Video: Finding the Inflection Point of the Curve of a Polynomial Function

Find the inflection point of 𝑓(π‘₯) = π‘₯Β³ βˆ’ 12π‘₯ βˆ’ 1.

03:16

Video Transcript

Find the inflection point of 𝑓 of π‘₯ equals π‘₯ cubed minus 12π‘₯ minus one.

First of all, what are inflection points? These are points where a curve goes from having an increasing slope, also called concave up, to a decreasing slope, also called concave down, or vice versa. So how do we find these points? Well, remember that the first derivative of a curve tells us the slope of the curve, and the second derivative tells us if the slope is increasing or decreasing. Where the slope is increasing, the first derivative is increasing, and so the second derivative is positive. Where the slope is decreasing, the first derivative is decreasing. So the second derivative is negative.

So we’re looking for points where the second derivative goes from being positive to negative or negative to positive. In other words, we’re looking for those points where the second derivative is equal to zero. So let’s firstly find what the second derivative is. We’ll do this by firstly finding the first derivative 𝑓 prime of π‘₯. And we do this by differentiating 𝑓 of π‘₯ with respect to π‘₯. We’ll do this term by term, starting with the first term, that is, π‘₯ cubed. We can do this using the power rule for differentiation, which tells us that the derivative of π‘₯ to the 𝑛th power is 𝑛π‘₯ to the power of 𝑛 minus one. Essentially, this means we multiply by the power and then subtract one from the power. So π‘₯ cubed differentiates to three π‘₯ squared.

So now we differentiate the next term, which is 12π‘₯. So now we differentiate the next term negative 12π‘₯. This just differentiates to negative 12. And our last term negative one is just a constant, and constants differentiate to zero. So 𝑓 prime of π‘₯ is equal to three π‘₯ squared minus 12. To find 𝑓 double prime of π‘₯, we differentiate 𝑓 prime of π‘₯ with respect to π‘₯.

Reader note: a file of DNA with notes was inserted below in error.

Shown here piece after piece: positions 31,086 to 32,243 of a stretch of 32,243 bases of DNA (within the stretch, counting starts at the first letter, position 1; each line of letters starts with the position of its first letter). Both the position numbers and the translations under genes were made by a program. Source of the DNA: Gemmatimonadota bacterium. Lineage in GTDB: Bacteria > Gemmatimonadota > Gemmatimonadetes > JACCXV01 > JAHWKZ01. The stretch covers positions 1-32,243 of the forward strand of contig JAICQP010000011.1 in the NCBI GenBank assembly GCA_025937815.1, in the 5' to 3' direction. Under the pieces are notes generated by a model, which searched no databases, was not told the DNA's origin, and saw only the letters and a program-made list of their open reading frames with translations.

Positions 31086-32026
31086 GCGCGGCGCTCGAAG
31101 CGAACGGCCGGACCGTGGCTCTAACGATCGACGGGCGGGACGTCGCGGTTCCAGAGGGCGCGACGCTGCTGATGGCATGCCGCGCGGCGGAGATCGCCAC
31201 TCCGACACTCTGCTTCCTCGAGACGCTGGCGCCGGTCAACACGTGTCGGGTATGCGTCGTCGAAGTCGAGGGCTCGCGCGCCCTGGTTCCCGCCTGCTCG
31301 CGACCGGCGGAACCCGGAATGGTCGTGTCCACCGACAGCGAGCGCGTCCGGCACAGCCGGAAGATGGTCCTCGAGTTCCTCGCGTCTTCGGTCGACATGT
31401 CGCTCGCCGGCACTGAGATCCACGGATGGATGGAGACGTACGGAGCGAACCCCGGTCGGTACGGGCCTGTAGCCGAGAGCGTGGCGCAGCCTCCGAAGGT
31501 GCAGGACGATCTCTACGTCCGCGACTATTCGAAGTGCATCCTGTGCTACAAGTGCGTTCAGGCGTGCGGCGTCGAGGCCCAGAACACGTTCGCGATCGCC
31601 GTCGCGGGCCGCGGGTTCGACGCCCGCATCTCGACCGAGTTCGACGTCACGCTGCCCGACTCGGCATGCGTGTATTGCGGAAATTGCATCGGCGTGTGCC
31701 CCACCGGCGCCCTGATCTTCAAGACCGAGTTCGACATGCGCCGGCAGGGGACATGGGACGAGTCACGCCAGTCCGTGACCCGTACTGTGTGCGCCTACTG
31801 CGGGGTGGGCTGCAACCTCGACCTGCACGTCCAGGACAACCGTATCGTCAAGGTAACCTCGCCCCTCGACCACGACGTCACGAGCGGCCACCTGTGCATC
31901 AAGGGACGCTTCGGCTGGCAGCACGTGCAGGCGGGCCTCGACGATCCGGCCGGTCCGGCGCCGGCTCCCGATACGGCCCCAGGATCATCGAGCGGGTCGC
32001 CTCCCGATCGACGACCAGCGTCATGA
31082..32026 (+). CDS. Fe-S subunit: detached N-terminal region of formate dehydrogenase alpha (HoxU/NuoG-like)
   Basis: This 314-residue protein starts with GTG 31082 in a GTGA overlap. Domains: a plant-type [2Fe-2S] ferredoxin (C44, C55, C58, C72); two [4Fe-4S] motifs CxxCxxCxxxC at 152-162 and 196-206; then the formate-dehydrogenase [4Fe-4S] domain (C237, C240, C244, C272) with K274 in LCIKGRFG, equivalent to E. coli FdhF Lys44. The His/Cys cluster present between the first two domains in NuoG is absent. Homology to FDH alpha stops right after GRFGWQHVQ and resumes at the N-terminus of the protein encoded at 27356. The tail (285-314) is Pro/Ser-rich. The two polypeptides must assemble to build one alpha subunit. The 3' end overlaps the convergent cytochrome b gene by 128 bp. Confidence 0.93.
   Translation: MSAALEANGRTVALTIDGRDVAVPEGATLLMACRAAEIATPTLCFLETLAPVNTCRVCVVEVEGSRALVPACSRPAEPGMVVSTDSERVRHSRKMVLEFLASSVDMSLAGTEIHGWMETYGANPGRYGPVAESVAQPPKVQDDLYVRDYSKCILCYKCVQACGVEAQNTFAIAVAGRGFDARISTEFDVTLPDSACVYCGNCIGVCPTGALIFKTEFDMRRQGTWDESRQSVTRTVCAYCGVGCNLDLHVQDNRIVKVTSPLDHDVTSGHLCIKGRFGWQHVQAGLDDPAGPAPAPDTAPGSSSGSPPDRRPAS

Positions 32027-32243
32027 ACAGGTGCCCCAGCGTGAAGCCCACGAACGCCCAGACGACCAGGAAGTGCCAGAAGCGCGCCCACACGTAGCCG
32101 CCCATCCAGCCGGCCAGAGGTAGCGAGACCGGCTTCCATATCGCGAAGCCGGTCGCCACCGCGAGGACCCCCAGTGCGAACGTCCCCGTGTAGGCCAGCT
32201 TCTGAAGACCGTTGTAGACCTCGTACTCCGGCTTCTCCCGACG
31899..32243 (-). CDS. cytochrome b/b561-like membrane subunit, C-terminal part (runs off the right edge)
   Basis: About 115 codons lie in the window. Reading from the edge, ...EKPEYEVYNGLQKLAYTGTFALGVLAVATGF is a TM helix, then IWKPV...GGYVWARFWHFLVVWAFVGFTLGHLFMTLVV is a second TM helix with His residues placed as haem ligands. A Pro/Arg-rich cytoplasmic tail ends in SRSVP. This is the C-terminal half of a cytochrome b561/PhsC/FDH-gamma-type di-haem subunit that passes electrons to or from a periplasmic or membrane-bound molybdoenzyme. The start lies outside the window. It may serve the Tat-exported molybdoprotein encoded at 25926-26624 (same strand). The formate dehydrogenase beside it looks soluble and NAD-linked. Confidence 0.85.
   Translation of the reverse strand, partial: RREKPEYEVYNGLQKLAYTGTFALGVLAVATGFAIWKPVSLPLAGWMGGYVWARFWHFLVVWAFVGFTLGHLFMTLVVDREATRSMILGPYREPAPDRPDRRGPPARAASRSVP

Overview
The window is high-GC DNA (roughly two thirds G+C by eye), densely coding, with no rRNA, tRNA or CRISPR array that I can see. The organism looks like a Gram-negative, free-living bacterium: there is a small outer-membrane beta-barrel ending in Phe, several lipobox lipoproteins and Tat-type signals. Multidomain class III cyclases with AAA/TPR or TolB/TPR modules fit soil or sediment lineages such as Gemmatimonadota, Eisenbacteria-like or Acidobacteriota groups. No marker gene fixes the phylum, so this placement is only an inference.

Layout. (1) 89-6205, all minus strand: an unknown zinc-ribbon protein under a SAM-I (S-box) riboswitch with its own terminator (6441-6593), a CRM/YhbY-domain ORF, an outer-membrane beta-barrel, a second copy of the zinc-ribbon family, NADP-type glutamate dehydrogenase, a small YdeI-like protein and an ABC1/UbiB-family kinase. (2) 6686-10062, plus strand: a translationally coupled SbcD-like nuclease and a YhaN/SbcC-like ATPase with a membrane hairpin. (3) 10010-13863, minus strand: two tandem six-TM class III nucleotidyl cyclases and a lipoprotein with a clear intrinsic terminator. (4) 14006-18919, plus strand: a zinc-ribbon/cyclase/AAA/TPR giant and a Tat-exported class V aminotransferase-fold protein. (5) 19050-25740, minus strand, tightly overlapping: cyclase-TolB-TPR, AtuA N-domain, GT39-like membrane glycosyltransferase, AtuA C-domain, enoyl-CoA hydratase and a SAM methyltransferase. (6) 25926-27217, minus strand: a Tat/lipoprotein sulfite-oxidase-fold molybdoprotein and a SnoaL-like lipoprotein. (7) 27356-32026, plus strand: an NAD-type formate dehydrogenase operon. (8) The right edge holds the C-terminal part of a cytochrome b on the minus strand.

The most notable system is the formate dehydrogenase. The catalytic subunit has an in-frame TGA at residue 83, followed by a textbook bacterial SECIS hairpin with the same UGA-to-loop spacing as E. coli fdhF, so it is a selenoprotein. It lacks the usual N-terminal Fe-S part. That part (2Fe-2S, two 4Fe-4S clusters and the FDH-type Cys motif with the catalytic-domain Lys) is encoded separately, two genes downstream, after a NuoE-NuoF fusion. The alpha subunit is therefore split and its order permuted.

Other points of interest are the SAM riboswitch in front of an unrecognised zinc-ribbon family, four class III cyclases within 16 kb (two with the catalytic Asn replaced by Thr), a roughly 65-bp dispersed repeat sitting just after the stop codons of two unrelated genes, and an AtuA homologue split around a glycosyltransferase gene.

Let’s start with the term three π‘₯ squared. Using the power rule again, we find that three π‘₯ squared differentiates to six π‘₯. And as negative 12 is just a constant, this differentiates to zero. So 𝑓 double prime of π‘₯ is six π‘₯. Remember, we said we’re looking for the points where the second derivative is equal to zero. So we’re going to set six π‘₯ equal to zero. Solving for π‘₯, we find that π‘₯ must be equal to zero. So we know we have an inflection point at π‘₯ equals zero. That’s the only solution to six π‘₯ equals zero.

But let’s find the corresponding 𝑦-value. We can do this by substituting π‘₯ is equal to zero into our equation for 𝑓 of π‘₯. This gives us zero cubed minus 12 multiplied by zero minus one, which gives us negative one. So we can conclude that the inflection point for this curve is zero, negative one. Let’s now draw a very quick sketch of the graph of π‘₯ cubed minus 12π‘₯ minus one so we can check our answer.

Let’s mark on what we found for our point of inflection zero, negative one. And in fact, to the left of this point, we can see that the graph is concave down. And to the right of this point, we can see that the graph is concave up. So zero, negative one is definitely the point of inflection for this curve.

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